In March, Starbucks Coffee Co. opened its first Evolution Fresh cold-crafted juice store, marking the mega-company’s entrance into an
already popular category. With 17,000 coffee shops in 50 countries,
Starbucks has made a significant mark on the gourmet coffee segment,
and now observers wonder if they will have a similar impact on juicing,
whether on-the-go or at home.
“We feel there is nowhere to go but up with Starbucks getting into it,”
says Dominique Dobson, brand manager for Roland Products Inc., which
distributes the Hurom Slow Juicer.
However, Dobson notes that the juicer category has already been
growing, with segments on shows hosted by Martha Stewart and Oprah
Winfrey, as well as the positive response to the documentary, “Fat, Sick
and Nearly Dead” made by Australian Joe Cross.
The health benefits of juicing were emphasized in Cross’ film, as he lost
weight using a juice-based diet. “We’ve seen a lot of people who will do
juicing at home for the health benefits,” says Dobson, adding it could be
a weeklong juice cleanse or one lasting 90 days.
The benefit of doing it at home, she says, is “if [consumers] are putting
the fruits and vegetables into the juicer themselves, then they know
what they are getting.”
The juicing trend may be ramping up in the United States, says Mark
Fleming, senior product manager at Vita-Mix Corp., but it has already
been popular throughout Europe for a while. “If you go to Germany
today, and attend one of the festivals, you’ll find three to five juice
stands,” he points out, as well as juice bars in high-end stores. “It’s a
very common practice in Europe, and it’s coming here.”
Although not a juicer in the truest sense, the Vita-Mix blender is able to
achieve the same goals by blending whole fruits and vegetables, while
also retaining the fiber.
Like Dobson, Fleming cited the documentary by Cross as one of the
reasons juicing is gaining in popularity in the United States now. Juicing
also fits in with American consumers’ “naughty/nice duality,” he says.
They like to treat themselves and splurge, but they also want to keep
it within safe boundaries; so they will eat a 200-calorie cake pop vs. a
slice of high-fat cheesecake or they will add a fruit smoothie to their Big
Mac order at McDonalds.
Fleming says Vita-Mix serves both sides of this naughty/nice personality
by allowing users to create rich, cream-based soups using the blender,
but also make pure juices that are high in fiber.
Addressing Starbucks’ entrance into the juicing domain, Fleming speculates about whether the company’s owner, Howard Smith, who based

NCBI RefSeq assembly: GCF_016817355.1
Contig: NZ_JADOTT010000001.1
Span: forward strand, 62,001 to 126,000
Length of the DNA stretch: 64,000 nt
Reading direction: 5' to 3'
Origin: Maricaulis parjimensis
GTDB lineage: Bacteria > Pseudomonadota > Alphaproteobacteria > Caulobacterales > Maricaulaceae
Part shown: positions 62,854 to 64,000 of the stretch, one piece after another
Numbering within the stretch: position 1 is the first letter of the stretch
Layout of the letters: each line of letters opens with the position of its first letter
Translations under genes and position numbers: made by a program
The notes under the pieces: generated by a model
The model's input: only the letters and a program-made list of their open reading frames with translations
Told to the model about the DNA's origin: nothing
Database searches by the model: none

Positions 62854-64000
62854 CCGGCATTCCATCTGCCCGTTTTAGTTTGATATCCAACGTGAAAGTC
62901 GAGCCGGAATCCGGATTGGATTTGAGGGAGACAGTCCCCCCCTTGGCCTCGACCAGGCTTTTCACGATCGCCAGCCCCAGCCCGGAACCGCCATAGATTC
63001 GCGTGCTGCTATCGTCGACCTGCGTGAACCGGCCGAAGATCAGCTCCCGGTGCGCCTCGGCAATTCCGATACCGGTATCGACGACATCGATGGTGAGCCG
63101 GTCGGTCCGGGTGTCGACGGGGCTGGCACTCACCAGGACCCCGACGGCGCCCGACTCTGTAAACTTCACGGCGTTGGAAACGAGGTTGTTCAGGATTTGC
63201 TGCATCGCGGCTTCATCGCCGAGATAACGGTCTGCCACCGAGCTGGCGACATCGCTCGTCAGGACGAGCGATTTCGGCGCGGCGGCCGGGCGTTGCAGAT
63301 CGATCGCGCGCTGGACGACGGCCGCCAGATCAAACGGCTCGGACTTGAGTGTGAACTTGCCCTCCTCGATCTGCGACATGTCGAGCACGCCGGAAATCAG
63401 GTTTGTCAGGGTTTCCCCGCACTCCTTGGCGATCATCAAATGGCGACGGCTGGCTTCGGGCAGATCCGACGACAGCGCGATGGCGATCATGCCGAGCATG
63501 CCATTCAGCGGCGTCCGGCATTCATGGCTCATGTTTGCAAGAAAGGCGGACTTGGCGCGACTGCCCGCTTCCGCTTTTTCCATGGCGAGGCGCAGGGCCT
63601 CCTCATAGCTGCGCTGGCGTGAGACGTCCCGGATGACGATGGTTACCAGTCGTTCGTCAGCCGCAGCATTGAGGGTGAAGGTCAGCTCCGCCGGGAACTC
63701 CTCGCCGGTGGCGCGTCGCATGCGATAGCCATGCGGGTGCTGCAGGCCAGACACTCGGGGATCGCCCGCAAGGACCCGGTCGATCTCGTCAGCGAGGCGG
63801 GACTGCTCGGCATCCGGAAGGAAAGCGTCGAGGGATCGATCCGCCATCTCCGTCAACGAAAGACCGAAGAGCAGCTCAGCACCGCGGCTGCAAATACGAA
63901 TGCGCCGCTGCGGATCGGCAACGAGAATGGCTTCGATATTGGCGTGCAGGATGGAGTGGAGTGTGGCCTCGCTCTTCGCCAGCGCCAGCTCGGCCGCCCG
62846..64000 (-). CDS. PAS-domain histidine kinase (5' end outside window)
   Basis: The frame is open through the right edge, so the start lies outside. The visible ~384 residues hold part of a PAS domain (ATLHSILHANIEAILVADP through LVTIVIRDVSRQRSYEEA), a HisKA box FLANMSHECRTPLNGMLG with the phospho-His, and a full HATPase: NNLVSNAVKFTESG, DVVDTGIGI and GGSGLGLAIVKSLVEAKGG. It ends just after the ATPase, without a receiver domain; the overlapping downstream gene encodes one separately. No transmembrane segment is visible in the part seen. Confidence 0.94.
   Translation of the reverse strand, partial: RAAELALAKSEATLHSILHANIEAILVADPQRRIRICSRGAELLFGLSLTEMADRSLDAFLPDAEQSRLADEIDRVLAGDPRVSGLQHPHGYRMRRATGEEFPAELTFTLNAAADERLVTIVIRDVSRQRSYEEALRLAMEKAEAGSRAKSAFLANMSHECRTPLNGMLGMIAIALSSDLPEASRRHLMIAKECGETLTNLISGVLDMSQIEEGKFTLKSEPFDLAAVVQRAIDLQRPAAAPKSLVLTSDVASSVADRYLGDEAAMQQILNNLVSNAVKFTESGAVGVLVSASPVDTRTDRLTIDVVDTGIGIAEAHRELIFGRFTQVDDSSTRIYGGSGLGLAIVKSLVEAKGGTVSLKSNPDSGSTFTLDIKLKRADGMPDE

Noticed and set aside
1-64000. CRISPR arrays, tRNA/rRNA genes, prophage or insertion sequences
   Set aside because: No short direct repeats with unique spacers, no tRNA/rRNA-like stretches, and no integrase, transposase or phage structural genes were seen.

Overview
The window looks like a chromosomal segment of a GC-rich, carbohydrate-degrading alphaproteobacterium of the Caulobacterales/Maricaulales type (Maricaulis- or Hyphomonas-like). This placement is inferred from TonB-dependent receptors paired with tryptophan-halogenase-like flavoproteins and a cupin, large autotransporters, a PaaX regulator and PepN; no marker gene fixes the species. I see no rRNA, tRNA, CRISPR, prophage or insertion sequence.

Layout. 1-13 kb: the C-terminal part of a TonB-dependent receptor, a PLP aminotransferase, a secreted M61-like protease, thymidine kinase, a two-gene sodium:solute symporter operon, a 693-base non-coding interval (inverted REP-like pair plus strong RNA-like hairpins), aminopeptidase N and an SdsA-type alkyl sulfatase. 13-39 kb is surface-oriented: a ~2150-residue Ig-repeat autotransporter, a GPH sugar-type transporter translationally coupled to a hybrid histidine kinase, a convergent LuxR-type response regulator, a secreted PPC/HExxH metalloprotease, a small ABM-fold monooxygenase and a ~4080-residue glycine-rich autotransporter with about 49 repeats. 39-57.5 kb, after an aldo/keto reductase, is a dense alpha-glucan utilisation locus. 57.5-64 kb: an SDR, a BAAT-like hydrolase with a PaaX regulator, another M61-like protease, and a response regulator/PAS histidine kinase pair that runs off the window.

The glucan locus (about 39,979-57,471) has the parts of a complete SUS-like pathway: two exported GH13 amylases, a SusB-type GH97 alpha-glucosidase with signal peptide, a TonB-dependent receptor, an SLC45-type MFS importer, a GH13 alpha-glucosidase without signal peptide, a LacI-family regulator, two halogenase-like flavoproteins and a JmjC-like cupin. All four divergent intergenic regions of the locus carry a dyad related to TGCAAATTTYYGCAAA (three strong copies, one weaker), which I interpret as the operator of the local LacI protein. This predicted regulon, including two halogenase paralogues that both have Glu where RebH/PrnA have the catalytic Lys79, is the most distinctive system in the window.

Starbucks on his experience at an Italian coffee shop, was equally influenced by his exposure to juice bars in Europe.
“I wouldn’t be surprised if he didn’t go back to Europe and recognize that
there was another opportunity that people here were missing,” he says.
The timing for the rollout of Evolution Fresh is right, adds Fleming, as
people swing toward the “nice” side of things. “I think there is an expanding consumer palate,” he says, with people being exposed to more
flavors and looking for ways to get something healthy out of their food.
Evolution Fresh, which opened in Bellevue, Wash., not only offers
handcrafted juices, but also vegetarian and vegan foods along with
wraps, salads and soups. Starbucks uses a process called high-pressure
processing in its juice-making to retain more of the flavors, nutrients
and vitamins from the raw fruits and vegetables.
Mary Rodgers, director of marketing communications for Cuisinart, attributes the popularity of juicing to several factors: the growing vegan and
vegetarian lifestyle, especially among younger consumers; the popularity
of smoothies; and consumer awareness of the positive aspects of juicing.
Cuisinart has offered juicers for about six years, she says, with its latest
entrant being a compact juicer. As the category has grown, Rodgers says
the products themselves have evolved, adding foam control and features
that make them easier to clean.
Starbucks, she says, has obviously successfully built its coffee business,
and expansion into the juice bar segment gives the company “a new
place to play. It’s not a stretch that they can do high-end juice.”
On the retail side, juicer sales have become a strong segment within
kitchen electrics, and the entrance of Starbucks into juicing is seen as a
positive for stores.
Faraday’s Kitchen Store in Lakeway, Texas, outside of Austin, carries
four to five different juicers, ranging from Waring, Cuisinart and Breville
models to Vita-Mix and Hurom.